A rather knatty wavy-weave tie and sports jacket
I also found it revealing that he rarely owned more than a couple of suits and one lasted for decades, but they were made by local bespoke tailors. So to all those who say bespoke is expensive - yes it is, but not if you only buy a suit every few years. Problems with longevity can be largely solved by taking good care of the suit (don't get drunk and fall over) and using heavier cloths.
Finally, I liked the evidence of increasing casualness in the wardrobe as the decades wore on. Cap toes gave way to half brogues. Waistcoats were dropped but trousers remained high. The bowler hat was dropped in the Seventies but, even back in 1938, no one expected a clerk in a suburban office to wear a hat, and a brown trilby was sufficient to work in central London.
In this post, I present more of a pictorial timeline, illustrating some of those points made in the previous post - starting with the shot at top of him in the garden, aged 16/17.
In knitwear, as a telegraphist on a minesweeping trawler
In midshipman's uniform, with friend in army battle dress
Post-War, at the weekend. In a "home made" tie
On duty, though without waistcoat. Sombre, simple, serious pieces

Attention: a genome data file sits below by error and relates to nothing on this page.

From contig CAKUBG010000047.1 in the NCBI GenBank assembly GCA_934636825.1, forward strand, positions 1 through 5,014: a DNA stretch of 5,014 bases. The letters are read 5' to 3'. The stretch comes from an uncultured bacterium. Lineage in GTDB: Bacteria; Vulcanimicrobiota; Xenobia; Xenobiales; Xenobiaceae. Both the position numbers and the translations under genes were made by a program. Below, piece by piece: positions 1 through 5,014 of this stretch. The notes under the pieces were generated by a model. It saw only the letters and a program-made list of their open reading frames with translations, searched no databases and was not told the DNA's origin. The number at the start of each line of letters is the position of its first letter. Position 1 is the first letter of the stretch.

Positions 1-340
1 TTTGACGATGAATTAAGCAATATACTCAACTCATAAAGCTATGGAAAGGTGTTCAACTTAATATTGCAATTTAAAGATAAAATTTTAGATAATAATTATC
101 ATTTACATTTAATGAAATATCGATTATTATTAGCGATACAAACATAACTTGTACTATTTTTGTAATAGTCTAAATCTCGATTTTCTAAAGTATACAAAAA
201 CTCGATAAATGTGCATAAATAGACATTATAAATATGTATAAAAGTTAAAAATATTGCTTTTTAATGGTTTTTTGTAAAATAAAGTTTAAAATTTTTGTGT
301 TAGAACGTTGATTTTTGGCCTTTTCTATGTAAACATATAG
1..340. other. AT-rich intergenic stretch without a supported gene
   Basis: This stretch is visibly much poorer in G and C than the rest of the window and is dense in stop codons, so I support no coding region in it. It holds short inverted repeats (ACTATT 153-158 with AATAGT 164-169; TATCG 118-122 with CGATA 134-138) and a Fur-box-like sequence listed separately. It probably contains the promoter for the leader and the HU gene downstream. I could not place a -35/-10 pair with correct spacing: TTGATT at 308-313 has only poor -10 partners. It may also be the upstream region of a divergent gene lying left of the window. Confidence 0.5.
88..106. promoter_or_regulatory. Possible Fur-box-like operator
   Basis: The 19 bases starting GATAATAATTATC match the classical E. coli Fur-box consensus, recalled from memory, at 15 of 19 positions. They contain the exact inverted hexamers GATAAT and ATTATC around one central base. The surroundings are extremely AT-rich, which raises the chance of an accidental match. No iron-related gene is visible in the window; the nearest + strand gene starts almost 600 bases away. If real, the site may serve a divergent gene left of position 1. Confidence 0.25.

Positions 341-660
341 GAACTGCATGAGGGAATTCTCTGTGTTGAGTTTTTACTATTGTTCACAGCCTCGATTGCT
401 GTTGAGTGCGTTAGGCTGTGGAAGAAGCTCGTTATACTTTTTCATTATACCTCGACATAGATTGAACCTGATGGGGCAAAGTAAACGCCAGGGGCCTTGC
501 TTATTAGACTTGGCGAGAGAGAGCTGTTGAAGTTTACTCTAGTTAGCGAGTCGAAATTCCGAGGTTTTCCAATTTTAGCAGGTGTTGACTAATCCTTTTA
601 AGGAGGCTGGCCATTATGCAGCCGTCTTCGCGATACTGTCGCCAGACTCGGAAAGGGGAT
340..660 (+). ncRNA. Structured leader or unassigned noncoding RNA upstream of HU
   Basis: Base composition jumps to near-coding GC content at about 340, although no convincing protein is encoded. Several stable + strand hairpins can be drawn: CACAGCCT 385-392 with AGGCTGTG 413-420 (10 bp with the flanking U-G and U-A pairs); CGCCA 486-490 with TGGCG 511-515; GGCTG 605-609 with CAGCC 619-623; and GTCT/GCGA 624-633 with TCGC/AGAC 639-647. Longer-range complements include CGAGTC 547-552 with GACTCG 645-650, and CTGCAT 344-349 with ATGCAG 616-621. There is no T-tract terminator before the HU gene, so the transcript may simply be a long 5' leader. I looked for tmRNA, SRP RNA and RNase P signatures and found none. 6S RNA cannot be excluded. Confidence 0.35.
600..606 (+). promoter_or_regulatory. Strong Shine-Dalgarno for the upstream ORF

At a bank meeting in three piece and regimental tie. His superior on his right. And facing, the head of the bank training centre in a much more adventurous patterned tie and glen check suit
My favourite photo. The tourist attraction. Still sombre and simple, though with waistcoat definitely gone
Though we can't see what he is wearing, colleagues display that similarly simple colour palette and some surviving waistcoats
In typical black tie. Good fit, bow tied by hand, with cummerbund as was the norm
Post-retirement, greeting Asian colleagues. Lightweight suit with a wider cut to the trousers
At my wedding reception, with my cousin and his granddaughter, Ellie. A simple wedding combination with what, for him, was the instinctive 'wedding tie' - a nice little Spitalfields woven grey